2. The method according to claim 1, wherein the hard, brittle material substrate has a new Mohs hardness of 6 to 14.

3. The method according to claim 1, wherein the hard, brittle material substrate is composed of glass, quartz, ceramic, or sapphire.

4. The method according to claim 1, wherein the spacer has a thickness of 0.01 mm to 5 mm, and a side portion of the spacer and the side portions of the hard, brittle material substrates have a height difference of 0.1 mm to 10 mm therebetween.

5. The method according to claim 1, wherein the spacer is composed of a resin material and is formed on one face of each of the hard, brittle material substrates by screen-printing.

6. The method according to claim 1, wherein the elastic abrasives are ejected with the compressed gas at ejection pressure of 0.01 MPa to 0.5 MPa.

7. The method according to claim 1, wherein the ejection nozzle is a slit nozzle having a slit-shaped ejection port, and wherein the elastic abrasive is ejected in a state where a lengthwise direction of a slit in the ejection port is aligned with a widthwise direction of the workpiece.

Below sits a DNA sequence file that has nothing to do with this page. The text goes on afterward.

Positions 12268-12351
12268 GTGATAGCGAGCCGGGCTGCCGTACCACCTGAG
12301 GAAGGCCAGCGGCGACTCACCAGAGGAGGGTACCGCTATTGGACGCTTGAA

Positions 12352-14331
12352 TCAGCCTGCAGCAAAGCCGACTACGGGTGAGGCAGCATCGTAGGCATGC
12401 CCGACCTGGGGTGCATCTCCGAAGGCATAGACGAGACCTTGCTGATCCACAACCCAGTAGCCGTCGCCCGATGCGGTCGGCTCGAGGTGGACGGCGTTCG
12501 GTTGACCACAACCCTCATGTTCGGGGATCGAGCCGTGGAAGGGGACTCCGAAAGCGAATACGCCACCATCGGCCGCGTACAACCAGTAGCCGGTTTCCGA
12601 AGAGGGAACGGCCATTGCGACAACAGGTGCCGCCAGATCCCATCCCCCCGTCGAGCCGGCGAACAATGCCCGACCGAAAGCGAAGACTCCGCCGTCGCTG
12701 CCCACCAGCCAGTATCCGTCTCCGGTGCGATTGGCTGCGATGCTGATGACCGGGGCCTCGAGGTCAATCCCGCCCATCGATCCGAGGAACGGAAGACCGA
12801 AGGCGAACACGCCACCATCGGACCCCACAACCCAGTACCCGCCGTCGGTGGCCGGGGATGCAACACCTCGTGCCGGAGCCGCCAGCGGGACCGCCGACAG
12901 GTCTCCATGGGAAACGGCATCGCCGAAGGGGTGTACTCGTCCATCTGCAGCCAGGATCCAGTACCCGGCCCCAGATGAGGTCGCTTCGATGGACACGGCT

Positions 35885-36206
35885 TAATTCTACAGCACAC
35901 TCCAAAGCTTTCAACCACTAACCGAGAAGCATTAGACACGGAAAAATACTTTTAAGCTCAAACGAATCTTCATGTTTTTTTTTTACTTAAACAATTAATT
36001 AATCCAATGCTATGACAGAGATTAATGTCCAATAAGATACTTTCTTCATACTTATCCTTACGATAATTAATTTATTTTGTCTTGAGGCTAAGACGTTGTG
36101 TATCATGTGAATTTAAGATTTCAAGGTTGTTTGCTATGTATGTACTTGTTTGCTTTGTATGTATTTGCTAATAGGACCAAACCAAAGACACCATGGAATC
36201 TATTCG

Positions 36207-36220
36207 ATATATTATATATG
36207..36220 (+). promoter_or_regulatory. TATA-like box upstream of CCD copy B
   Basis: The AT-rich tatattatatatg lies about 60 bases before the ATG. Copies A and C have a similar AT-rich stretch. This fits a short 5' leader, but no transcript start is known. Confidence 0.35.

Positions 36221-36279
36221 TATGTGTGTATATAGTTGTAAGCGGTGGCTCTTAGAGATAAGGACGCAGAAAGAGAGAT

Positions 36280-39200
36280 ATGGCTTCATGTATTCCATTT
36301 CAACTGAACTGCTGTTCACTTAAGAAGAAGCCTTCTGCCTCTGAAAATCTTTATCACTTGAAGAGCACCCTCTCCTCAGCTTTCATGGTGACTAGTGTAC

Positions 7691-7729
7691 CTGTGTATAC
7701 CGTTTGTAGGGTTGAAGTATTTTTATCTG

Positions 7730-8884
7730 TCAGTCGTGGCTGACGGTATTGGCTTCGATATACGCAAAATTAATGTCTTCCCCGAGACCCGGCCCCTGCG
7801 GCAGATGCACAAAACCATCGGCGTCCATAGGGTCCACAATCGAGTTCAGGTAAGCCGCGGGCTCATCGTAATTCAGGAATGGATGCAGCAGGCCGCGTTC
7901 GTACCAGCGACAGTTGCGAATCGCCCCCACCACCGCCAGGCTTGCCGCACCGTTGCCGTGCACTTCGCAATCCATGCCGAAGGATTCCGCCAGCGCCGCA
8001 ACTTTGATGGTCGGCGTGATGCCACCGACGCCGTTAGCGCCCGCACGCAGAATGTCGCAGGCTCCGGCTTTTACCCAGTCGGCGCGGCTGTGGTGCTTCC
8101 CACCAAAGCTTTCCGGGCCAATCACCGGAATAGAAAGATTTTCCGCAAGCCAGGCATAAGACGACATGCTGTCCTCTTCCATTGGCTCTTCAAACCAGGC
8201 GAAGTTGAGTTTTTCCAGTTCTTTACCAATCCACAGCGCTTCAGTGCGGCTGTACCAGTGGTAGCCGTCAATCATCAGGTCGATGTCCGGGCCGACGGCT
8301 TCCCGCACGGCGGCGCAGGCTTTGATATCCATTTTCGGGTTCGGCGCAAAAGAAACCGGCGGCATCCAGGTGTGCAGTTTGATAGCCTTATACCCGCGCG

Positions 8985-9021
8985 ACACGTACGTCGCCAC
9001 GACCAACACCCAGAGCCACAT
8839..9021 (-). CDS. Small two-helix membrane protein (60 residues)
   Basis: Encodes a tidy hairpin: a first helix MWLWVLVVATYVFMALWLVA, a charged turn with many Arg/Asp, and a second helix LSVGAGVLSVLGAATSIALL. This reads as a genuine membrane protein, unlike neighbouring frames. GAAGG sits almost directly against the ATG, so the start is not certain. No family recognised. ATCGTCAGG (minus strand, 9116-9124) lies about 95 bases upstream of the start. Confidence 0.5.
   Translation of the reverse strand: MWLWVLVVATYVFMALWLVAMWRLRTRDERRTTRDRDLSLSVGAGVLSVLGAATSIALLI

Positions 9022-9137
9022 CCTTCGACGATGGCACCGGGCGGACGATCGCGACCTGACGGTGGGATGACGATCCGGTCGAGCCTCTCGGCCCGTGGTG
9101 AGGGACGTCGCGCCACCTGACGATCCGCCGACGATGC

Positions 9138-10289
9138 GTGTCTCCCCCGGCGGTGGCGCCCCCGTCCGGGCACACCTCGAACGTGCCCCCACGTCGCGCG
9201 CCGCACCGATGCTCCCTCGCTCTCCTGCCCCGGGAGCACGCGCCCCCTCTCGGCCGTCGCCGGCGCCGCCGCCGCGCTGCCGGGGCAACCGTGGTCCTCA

Description



BACKGROUND OF THE INVENTION

1. Field of the Invention

The present invention relates to methods for grinding side portions of hard, brittle material substrates, and more particularly, to a method for grinding edges and edge surfaces extending along the periphery of a substrate composed of a hard, brittle material, such as glass, quartz, ceramic, or sapphire (hereinafter, referred to as "hard, brittle material substrate"), and corners made of chamfered sections formed by cutting the aforementioned edges (the edges, the edge surfaces, and the corners of the edges will collectively be referred to as "side portion" in this specification).

In the present invention, the term "substrate" refers to a plate-like component on which a functional component is disposed for achieving a certain function, and includes a general so-called substrate, such as a glass substrate for a liquid-crystal display and a glass substrate for a hard disk, in addition to a glass cover with a liquid-crystal device for a portable phone and the like disposed on the rear face thereof so as to protect the device.

2. Description of the Prior Art

A glass substrate as an example of a hard, brittle material substrate is used as a flat-panel substrate in a liquid-crystal display for a liquid-crystal television, a personal computer, a portable information terminal, e.g. a portable phone, and a digital camera, or as a protective cover for protecting a liquid-crystal display. Moreover, since a glass substrate has low expansion and high impact resistance as compared with an aluminum substrate in the related art, the glass substrate is also used as a substrate for a hard disk. Thus, the industrial usage of glass substrates is increasing.